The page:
Palpable Mediocrity Uzair Hassan Ceo 3h Solutions Dubai

Success is overrated. Mediocrity, on the other hand, is underrated.
Mediocrity, is palpable. It’s all around us and its prevalent in every aspect of our lives. Most people are living in mediocrity and only the top few percent make it beyond that.

So, let’s start by understanding what mediocrity is. The official definition is as follows: “A mediocre is someone whom you cannot at any time speak of, as being great, poor or average.” So, you’re above average, not poor and surely part of the majority. A whopping majority at that. Most people tend to jive their lives in the yellow area.

omparative studies may suggest that success is achieved by moving out of mediocrity towards the high end top 20%. But success is what you make of it. “What holds us back is the picture in our minds, of what life should be like”. I truly believe in this and its profound


impact on our happiness. If your image of a perfect life is white picket fences, a dog, a high paying job and owning a private jet, then you will end up spending your entire life trying to achieve it. And, that may actually not be what would make you happy.

Let me be clear. By no means am I pushing mediocrity, or selling its potential as the place to be. It’s just not as bad as it’s made out to be. Sure, push harder, try to excel, make the sacrifices, pay the dues. But, as life plods into its latter years, one begins to realize that the roads paved with gold are not meant for the sizeable majority (80%) of people.

Maybe you merit more? Meritocracy has its own flaws, specifically the judgement of that merit and how it is meted out. So, if you feel you merit more than mediocrity, keep in mind that maybe you actually deserve more, but, the system simply did not process the merits according to the way it ought to have.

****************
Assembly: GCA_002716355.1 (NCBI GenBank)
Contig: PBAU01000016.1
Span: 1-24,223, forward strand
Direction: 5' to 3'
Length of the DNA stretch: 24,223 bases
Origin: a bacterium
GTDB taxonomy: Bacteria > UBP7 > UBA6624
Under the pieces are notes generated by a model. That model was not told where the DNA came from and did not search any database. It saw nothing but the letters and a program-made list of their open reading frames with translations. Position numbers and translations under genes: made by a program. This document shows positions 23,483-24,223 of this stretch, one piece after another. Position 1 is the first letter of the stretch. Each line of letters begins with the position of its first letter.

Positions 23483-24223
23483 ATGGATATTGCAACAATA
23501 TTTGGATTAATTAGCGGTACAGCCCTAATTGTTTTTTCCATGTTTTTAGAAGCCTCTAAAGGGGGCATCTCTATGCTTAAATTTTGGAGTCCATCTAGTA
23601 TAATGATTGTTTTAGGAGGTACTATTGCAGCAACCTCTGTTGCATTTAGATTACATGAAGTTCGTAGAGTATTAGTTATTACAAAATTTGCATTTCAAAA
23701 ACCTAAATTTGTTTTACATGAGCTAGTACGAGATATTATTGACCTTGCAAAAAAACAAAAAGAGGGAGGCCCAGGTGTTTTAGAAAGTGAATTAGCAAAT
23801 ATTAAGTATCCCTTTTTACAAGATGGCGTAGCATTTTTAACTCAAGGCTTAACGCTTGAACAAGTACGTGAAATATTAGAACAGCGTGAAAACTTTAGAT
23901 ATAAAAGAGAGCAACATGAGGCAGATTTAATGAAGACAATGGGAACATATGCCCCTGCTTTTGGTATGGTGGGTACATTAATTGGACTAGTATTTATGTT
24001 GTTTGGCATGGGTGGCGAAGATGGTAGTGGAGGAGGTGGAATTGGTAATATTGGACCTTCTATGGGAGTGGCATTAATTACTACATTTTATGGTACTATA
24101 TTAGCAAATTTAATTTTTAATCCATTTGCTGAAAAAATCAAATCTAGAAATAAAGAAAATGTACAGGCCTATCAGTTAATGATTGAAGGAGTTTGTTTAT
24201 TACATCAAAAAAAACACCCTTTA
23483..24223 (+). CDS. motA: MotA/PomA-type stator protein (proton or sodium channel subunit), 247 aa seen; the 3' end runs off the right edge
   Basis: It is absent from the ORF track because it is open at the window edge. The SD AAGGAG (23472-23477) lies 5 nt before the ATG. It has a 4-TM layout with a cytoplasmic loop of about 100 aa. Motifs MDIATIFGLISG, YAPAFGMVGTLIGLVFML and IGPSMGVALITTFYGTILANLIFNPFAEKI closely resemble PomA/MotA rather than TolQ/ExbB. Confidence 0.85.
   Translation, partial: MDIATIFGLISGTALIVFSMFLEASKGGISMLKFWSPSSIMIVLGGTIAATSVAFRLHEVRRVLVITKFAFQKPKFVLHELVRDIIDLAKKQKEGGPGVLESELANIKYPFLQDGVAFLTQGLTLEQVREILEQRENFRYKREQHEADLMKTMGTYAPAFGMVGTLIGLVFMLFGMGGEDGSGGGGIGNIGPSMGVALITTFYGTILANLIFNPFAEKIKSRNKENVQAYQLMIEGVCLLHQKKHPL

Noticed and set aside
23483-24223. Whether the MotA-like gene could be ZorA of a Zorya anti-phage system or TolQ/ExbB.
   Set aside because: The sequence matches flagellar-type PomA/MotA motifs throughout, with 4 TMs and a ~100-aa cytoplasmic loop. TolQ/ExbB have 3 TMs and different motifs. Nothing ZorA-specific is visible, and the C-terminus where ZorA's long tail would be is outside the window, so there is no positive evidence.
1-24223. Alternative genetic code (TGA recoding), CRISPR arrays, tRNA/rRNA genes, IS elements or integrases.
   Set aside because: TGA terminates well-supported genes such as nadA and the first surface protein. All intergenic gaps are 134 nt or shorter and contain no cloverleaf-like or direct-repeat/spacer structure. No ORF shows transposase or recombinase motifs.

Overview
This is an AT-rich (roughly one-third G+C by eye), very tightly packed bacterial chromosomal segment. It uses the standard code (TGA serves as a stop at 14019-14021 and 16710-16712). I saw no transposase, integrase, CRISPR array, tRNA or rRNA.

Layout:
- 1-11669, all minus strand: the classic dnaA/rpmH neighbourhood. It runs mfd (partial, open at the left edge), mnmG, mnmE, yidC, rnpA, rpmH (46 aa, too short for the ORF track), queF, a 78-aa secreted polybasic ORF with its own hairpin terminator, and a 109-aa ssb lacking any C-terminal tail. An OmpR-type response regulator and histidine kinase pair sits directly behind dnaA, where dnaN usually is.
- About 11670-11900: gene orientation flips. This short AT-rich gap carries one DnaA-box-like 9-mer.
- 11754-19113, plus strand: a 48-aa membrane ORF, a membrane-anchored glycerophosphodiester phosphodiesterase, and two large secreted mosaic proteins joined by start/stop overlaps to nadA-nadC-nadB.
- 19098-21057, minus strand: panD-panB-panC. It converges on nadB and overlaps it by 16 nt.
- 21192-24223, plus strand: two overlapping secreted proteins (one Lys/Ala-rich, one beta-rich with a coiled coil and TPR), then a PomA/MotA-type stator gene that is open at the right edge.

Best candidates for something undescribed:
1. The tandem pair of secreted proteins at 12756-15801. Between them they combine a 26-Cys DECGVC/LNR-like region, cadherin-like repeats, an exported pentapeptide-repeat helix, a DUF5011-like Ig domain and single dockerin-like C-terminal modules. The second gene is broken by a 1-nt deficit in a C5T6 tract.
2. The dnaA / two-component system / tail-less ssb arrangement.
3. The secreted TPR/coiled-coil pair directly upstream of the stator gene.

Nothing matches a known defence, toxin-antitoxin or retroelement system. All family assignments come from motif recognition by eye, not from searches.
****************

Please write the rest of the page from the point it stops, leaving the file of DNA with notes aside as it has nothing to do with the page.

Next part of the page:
It may sound paradoxical, but, achieving more or being happy with what you currently have, do not have to collide.

The moniker of success is an uneasy one and it’s not there to stay. If happiness is what one is after, and already has it, then what’s the fuss. I am reminded of the story where a businessman is crossing through a small town and sees a man sitting on the pier fishing. He asks the man how many fish he catches every day. The fisherman replies enough to feed my family. The businessman says have you thought about getting a boat, because you would catch more if you were a little further out to sea rather than at the pier. The fisherman replies “why”? he says because then you could sell more and expand your network and business and hire more people and open offices for export. The fisherman again asked “Why”? Well then you could earn a lot more money and reach a stage where you could relax and go fishing without any worries. To which the fisherman replied, but that’s what I am doing.

The journey of our lives, the singular opportunity we are given, does not have to be spent in pursuing dreams that don’t match. One must look at the bigger picture and if they are happy, in their current state, the Now, then they have achieved more than the people spending entire lives trying to but not attaining their view of success.